Database design tip of the day..
Instead of actually designing my database today, I think I will drink a few sazeracs, make some Basil Pesto, watch some football and fry up the chicken I cut up two days ago and left sitting in some Cajun Seasoning and put that bad-boy in some Sauce Piquant that has been mellowing since Wednesday.
That said, here is a handy database design tip.
Lets say you have 3 tables: Cocktails, Sauces and Meats.
Try this naming convention and see if it makes sense to you.
Name them c_cocktails, s_sauces and m_meats.
for each table, make it’s primary key of the form: prefix_prefix_key.
For example the primary keys for the three tables are:
for each table, preface each field in the table with the table’s prefix:
for each foreign key in a table, use the form ThisTablesPrefix_ThatTablesPrefix_key
so, the primary keys and foreign keys for each of our tables would have this form
c_c_key ; primary key for c_cocktails
c_m_key ; foriegn key to m_meats
c_s_key ; foriegn key to s_sauces
c_cockatail_name ;data column
m_m_key ; primary key for m_meats
m_c_key ; foriegn key to c_cocktails
m_s_key ; foriegn key to s_sauces
m_meat_name ;data column
s_s_key ; primary key for s_sauces
s_c_key ; foriegn key to c_cocktails
s_m_key ; foriegn key to m_meats
s_sauce_name ;data column
Now, you ask, what is the point?
Well, I answer, there are several.
First, when you are coding, when you look at a field and you wonder what table it is in, you
know by looking at the prefix: the s_”whatever” field is in the s_”something” table, the m_”whatever” field is in the m_ table and the c_”whatver” field is in the c_ table.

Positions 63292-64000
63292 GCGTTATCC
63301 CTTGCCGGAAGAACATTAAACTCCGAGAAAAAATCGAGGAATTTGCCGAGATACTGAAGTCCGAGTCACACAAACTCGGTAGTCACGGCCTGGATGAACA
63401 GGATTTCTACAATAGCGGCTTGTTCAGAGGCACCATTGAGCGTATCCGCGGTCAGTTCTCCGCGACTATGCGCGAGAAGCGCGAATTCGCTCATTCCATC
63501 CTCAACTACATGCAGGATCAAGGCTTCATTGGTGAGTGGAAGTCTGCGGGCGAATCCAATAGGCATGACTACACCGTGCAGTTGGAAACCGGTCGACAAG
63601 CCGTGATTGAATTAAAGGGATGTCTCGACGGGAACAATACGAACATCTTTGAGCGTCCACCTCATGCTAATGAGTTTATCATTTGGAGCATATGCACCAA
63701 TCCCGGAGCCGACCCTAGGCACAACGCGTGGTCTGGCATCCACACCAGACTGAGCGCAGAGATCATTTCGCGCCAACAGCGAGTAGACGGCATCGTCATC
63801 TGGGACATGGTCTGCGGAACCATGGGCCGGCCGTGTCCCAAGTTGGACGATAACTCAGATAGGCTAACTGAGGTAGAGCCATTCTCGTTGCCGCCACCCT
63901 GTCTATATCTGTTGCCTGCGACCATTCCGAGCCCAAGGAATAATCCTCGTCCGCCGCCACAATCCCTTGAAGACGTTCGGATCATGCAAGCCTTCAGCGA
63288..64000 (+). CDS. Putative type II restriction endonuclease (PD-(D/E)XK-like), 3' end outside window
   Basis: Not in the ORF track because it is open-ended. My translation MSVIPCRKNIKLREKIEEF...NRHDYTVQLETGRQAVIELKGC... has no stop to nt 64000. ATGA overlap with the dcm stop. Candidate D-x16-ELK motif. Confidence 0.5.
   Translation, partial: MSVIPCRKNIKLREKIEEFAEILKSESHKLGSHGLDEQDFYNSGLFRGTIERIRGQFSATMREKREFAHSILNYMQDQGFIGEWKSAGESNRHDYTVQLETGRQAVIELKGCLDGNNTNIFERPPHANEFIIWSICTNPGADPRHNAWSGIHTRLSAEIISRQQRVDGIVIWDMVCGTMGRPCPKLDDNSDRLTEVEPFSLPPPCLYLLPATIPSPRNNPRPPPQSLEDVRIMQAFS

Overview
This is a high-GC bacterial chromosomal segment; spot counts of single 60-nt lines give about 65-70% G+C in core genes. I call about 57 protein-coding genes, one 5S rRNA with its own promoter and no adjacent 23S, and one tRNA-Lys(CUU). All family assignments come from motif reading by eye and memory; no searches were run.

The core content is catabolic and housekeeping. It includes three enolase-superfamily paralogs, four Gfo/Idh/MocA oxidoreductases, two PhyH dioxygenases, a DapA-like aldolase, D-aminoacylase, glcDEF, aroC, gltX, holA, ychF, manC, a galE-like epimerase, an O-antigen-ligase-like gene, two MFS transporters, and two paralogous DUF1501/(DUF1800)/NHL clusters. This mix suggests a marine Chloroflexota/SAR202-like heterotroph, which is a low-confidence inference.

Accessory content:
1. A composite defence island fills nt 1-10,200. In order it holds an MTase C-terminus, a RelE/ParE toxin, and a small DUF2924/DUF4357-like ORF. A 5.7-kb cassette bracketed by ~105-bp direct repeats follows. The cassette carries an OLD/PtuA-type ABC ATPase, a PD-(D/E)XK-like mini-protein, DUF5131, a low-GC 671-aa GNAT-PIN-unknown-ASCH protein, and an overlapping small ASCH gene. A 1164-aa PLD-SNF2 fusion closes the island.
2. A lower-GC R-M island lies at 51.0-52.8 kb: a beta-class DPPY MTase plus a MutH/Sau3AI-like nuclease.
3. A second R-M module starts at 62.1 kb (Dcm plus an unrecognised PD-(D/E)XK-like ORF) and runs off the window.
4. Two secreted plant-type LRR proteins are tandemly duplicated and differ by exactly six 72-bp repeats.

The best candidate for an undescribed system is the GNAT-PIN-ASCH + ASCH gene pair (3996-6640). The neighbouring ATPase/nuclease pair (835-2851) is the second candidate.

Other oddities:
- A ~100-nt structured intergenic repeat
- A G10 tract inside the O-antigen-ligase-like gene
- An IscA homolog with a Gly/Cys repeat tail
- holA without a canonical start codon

c_cockatail_name is in the c_ table
m_meat_name is in the m_ table
s_sauce_name is in the s_ table
Second, you can immediataly identify a table’s primary key–they are always of the form
c_c_key, is in the c_ table and is a primary key
m_m_key, is in the m_ table and is a primary key
s_s_key is in the s_ table and is a primary key
Third, you know what table to look in when you see a foriegn key (very useful) since it is always of the form ThisTablesPrefix_ThatTable’sPrefix_key.
c_m_key ; is in the c_ table and points to the m_ table
c_s_key ; is in the c_ table and points to the s_ table
m_c_key ; is in the m_ table and points to the c_ table
m_s_key ; is in the m_ table and points to the s_ table
s_c_key ; is in the s_ table and points to the c_ table
s_m_key ; is in the s_ table and points to the m_ table
Now, when you get to hundreds of tables, you will get namespace collisions, so use your imagination on table names.
Hope it helps.